This article is a critical inquiry into the shifting nature of the local and the proximate during the COVID-19 pandemic, through the ubiquitous usage of food delivery software applications, or “gastro apps,” in Bangalore, India. I invite a new way to think about the local—both the lived experience of locality and its mapping in techno-location—in the face of the expanding virtual terrain of the global political economy and the foreclosing social worlds of the pandemic, to interrogate the growing disjuncture between local territory and subjectivity and the increasing conjuncture between locality and consumption. Through innovative methodologies using social media platforms, I trace the complex interactions on the popular Swiggy gastro app between migrant deliverymen and middle-class consumers in Bangalore in order to map social worlds of residency, immutability, and nearness, as well as migrancy, precarity, and distance, upon one another, which I argue form an “emergent gastro geography,” where critical interventions in taste, place, and want meet and in which the concepts of the local, the dislocated, and the locational take on new meanings.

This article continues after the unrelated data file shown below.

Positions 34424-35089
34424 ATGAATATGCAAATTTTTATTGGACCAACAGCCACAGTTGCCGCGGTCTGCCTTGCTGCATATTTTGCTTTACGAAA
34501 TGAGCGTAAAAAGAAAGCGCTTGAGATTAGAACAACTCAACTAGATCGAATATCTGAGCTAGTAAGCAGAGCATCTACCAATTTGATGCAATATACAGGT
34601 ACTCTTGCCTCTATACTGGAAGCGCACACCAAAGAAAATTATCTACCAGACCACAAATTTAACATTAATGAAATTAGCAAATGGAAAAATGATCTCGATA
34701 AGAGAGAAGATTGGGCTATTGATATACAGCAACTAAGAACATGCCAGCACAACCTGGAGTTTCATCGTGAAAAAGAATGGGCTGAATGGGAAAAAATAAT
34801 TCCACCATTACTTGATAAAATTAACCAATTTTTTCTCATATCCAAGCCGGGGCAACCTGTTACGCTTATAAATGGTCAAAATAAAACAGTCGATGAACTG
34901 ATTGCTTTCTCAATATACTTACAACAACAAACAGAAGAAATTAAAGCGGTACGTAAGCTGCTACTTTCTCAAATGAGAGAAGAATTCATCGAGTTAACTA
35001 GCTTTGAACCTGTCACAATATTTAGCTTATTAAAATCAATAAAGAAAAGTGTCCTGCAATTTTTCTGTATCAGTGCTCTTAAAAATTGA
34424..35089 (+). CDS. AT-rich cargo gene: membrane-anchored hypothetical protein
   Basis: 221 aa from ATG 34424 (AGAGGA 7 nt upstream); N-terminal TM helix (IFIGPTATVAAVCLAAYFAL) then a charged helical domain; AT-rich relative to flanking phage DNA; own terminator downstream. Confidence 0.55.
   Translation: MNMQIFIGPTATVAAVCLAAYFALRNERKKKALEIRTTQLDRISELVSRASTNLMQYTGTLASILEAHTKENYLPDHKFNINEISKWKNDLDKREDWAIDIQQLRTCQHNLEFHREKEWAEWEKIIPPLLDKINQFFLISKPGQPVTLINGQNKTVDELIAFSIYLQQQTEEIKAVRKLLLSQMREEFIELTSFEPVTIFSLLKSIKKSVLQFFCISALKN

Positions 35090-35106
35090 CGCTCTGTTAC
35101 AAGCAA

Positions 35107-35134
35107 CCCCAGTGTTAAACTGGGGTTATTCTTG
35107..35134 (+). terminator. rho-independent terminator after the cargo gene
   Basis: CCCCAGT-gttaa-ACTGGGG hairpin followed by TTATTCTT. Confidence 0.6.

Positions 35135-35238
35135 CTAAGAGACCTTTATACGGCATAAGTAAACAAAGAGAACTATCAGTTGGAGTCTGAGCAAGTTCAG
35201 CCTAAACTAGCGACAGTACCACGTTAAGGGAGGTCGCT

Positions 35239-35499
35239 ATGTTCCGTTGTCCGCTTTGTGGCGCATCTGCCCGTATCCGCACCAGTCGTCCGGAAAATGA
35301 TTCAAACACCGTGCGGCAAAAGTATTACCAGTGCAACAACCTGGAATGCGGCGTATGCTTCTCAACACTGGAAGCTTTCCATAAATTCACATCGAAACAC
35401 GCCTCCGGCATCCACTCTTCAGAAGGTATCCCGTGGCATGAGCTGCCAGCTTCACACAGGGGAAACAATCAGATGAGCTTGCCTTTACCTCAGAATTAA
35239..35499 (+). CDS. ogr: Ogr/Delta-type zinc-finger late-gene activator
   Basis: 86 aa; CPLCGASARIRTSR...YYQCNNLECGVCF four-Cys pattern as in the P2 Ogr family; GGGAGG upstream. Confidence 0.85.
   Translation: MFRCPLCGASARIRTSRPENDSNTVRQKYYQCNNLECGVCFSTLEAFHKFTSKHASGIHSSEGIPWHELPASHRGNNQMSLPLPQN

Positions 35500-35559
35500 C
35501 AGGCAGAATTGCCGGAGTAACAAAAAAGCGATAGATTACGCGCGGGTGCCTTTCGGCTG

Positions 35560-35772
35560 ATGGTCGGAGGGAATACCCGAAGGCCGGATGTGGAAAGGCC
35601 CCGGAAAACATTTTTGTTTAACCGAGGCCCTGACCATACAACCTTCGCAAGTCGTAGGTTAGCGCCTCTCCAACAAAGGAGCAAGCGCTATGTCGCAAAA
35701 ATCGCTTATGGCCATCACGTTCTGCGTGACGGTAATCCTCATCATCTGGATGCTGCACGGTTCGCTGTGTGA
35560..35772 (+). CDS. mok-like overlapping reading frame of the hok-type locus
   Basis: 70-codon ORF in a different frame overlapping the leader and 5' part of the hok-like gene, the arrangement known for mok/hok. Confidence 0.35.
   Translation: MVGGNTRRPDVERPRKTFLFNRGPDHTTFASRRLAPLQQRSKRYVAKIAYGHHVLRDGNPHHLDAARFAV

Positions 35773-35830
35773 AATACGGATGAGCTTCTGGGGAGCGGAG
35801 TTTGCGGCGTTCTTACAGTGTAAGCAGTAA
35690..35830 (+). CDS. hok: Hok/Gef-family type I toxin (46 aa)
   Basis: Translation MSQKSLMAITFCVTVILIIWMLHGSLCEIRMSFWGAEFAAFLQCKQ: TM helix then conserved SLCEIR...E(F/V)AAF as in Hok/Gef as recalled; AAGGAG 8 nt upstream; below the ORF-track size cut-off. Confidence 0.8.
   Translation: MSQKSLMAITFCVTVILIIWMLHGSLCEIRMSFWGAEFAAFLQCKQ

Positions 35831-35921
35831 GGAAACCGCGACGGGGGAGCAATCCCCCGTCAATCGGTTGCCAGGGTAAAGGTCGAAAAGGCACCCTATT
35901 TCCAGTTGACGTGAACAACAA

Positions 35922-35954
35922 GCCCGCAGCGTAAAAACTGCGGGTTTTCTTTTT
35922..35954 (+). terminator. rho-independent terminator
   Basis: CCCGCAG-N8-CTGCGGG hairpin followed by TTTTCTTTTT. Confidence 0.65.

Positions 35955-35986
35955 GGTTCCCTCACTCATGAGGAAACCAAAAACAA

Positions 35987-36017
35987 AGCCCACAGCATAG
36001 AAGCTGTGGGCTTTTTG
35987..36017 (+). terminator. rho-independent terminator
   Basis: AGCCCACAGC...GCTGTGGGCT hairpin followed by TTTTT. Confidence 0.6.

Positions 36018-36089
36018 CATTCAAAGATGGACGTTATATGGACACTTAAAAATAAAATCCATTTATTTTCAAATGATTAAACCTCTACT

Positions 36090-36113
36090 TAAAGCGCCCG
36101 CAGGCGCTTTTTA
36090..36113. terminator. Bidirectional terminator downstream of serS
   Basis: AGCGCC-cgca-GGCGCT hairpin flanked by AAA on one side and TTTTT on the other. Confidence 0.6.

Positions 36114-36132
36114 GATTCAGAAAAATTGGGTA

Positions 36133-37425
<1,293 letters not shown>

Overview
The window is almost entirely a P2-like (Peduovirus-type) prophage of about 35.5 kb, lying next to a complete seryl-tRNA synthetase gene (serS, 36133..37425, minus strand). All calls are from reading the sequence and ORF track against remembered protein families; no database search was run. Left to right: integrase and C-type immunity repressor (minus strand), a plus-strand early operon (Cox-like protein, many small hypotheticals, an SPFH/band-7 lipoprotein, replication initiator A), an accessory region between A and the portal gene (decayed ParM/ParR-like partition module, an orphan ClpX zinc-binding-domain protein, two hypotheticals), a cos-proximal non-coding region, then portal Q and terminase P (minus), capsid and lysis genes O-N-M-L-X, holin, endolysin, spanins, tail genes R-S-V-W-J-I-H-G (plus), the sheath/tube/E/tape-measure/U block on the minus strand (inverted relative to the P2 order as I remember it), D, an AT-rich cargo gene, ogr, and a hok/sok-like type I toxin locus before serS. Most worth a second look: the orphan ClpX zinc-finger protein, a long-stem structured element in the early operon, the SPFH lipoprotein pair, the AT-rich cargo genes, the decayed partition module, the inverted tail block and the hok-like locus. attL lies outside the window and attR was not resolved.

“Swiggy it!”: Food Delivery, Gastro Geographies, and the Shifting Meaning of the Local in Pandemic India
Tulasi Srinivas is a professor of anthropology, religion and transnational studies at the Marlboro Institute of Interdisciplinary Studies, Emerson College. She is the author/editor of the award-winning books Curried Cultures: Globalization, Food and South Asia (University of California Press, 2012) and The Cow in the Elevator: An Anthropology of Wonder (Duke University Press, 2018).
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Tulasi Srinivas; “Swiggy it!”: Food Delivery, Gastro Geographies, and the Shifting Meaning of the Local in Pandemic India. Gastronomica 1 November 2021; 21 (4): 17–30. doi: https://doi.org/10.1525/gfc.2021.21.4.17
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